Defend academic freedom in Malawi

Rachel Cooper writes:

The philosophy department at the University of Malawi is currently in extreme difficulties. Protests at the university started when a political science lecturer was interrogated by police because of topics discussed in class. Since then the lecturers have been on strike, and there are moves to sack the union leaders, and close the university. The protesters in Malawi have gained a court injunction which currently prevents the union leaders being sacked or the university being closed, however this partial success is fragile. I’d be very grateful if you’d consider signing the petition below in their support, and also forwarding this email to any others you know who might be willing to sign it. The purpose of the petition is to ask the Malawian authorities to ensure academic freedom and keep the university open.

You can read about the events in Malawi here and here.

You can sign a petition here.

From investigator to victim

A very honest, depressing and also fascinating first-person account from a police officer who specialised in sexual offences, and then (through a completely separate chain of events) was raped. He discusses his unwillingness to press charges, the pressure that well-meaning collagues put him under, and the new insights he now has.

Another question I’ve had to ask myself is why, as a police officer, I am not doing everything I can to get my attacker off the streets. But I’m a victim first and a police officer second. I’m not the first victim to decide not to press charges, and I won’t be the last. Being a cop means I know the system, and it has scared me off. I know this case would be likely to end in court and, from that point, I couldn’t maintain my anonymity. I couldn’t cope with the added burden of being a cop as well as a victim.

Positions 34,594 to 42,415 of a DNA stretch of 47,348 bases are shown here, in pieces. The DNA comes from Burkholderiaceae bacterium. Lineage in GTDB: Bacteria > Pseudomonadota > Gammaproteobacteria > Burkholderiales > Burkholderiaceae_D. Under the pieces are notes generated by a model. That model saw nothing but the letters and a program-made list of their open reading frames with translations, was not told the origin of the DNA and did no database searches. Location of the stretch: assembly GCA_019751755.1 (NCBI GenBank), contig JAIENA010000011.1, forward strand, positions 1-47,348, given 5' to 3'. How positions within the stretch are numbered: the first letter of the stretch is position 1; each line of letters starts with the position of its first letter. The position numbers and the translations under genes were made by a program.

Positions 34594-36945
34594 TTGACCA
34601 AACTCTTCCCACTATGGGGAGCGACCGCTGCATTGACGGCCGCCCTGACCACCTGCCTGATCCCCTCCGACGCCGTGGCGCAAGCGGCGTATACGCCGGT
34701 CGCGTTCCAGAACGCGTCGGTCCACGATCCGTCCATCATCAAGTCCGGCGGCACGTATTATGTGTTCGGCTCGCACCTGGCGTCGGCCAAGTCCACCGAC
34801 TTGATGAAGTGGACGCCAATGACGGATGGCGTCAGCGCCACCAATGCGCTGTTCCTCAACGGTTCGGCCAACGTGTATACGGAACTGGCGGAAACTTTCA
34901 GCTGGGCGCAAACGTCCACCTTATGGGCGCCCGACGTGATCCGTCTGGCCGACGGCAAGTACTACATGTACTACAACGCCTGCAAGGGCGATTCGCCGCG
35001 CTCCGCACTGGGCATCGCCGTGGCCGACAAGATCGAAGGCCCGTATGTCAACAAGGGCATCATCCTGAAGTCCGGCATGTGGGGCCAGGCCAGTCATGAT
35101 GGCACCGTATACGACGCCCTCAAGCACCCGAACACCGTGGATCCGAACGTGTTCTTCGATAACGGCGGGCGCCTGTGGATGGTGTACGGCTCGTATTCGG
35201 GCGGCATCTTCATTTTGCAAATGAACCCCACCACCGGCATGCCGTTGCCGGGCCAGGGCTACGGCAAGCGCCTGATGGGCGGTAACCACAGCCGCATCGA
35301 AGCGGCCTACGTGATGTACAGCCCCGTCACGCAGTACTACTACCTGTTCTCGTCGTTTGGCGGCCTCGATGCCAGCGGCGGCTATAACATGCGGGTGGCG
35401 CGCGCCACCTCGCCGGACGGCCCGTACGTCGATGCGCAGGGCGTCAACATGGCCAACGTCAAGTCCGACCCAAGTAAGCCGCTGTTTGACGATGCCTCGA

Thanks, Jender-Parents.

More on the shunning proposal

NewAPPS has a follow-up post discussing all the attention that’s been paid to their posts on sexual harassment, and responding to misconceptions. They do a great job with it. One thing I especially appreciated was this:

It is a bit disturbing that our initial post received so much attention for repeating things women feminists have been saying for years. Men who are feminists need not apologize for taking action in their own names and as feminists – indeed, we urge them to do so – but at the same time men need to be aware of, and to disavow, the privilege their words receive even in the context of feminist intervention. Such privilege is a mark of how much work remains to be done. Let’s get to work, then!